Tuesday, June 28, 2016

Food Day Canada: Celebrating Canadian Food and Drink

Anita Stewart


Food Day Canada (FDC) is an annual mid-summer celebration, always held on the Saturday of the August long weekend, when we share Canada’s rich culinary heritage and our delicious northern bounty. FDC will be held this year on Saturday, July 30th. “It is a chance for all Canadians to join hands in one massive celebration in praise of our farmers and fishers; our chefs and researchers…and, above all, our home cooks,” says, founder Anita Stewart.




TOOK (The Only on King) celebrates its favourite area farmers and producers with a “Food Day Canada” menu. It runs Tuesday July 14th–Saturday August 1st and is $35.00 for a delicious three-course menu. 




Abruzzi is partnering up with Growing Chefs! for Food Day Canada. Chef Dave Lamers is offering a three-course menu from July 18 to 30th, which will feature all the local suppliers and farmers’ he collaborates with every day. For each guest that orders the Food Day Canada menu, Abruzzi will donate $5.00 to Growing Chefs! Chef Lamers believes in engagement between, farmers, chefs and the general public. He thinks it’s a great way to give back to the community. Growing Chefs! educates children, families, and community members about nutrition, sustainability and healthy food systems by providing programs, seminars, and workshops to promote local and healthy eating. “It’s a great way for us to come together and celebrate all things Canadian, we get to showcase the farmers, artisans and suppliers that work so hard to supply us with the best ingredients possible, says chef Lamers, “and I think Food Day Canada brings awareness to people about what amazing local/Canadian ingredients we all have available to us, and it will remind people to look at labels, ask questions and source out local/Canadian ingredients as much as possible.” http://fooddaycanada.ca/events/abruzzi-london-ontario/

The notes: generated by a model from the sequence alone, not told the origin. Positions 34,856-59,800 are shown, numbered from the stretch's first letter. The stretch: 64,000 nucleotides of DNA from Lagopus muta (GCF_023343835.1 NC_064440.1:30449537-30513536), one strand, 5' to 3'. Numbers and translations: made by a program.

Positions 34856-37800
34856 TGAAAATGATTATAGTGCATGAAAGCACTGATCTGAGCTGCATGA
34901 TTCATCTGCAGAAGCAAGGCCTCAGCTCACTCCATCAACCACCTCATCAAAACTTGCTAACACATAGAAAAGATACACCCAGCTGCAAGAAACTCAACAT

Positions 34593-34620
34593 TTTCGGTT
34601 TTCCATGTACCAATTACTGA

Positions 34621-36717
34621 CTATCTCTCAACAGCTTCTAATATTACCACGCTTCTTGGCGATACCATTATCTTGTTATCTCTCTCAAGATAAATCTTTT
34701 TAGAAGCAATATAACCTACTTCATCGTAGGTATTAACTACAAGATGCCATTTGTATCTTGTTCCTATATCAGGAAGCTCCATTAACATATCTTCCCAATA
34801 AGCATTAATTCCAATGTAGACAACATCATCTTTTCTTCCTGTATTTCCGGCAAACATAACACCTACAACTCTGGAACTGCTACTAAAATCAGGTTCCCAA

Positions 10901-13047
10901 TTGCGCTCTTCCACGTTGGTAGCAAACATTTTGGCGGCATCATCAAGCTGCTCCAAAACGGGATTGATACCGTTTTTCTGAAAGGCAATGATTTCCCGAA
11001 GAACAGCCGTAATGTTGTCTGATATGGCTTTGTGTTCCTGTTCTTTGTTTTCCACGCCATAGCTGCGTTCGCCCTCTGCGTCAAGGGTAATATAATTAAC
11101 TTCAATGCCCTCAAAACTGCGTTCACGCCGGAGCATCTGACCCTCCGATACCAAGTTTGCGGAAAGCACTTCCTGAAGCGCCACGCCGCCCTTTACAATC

Chef Arron Carley

Chef Arron Carley at The Bruce will be preparing a six-course tasting menu that weekend that will feature wild Canadian Flavours.


The Bruce: Food Day Canada Menu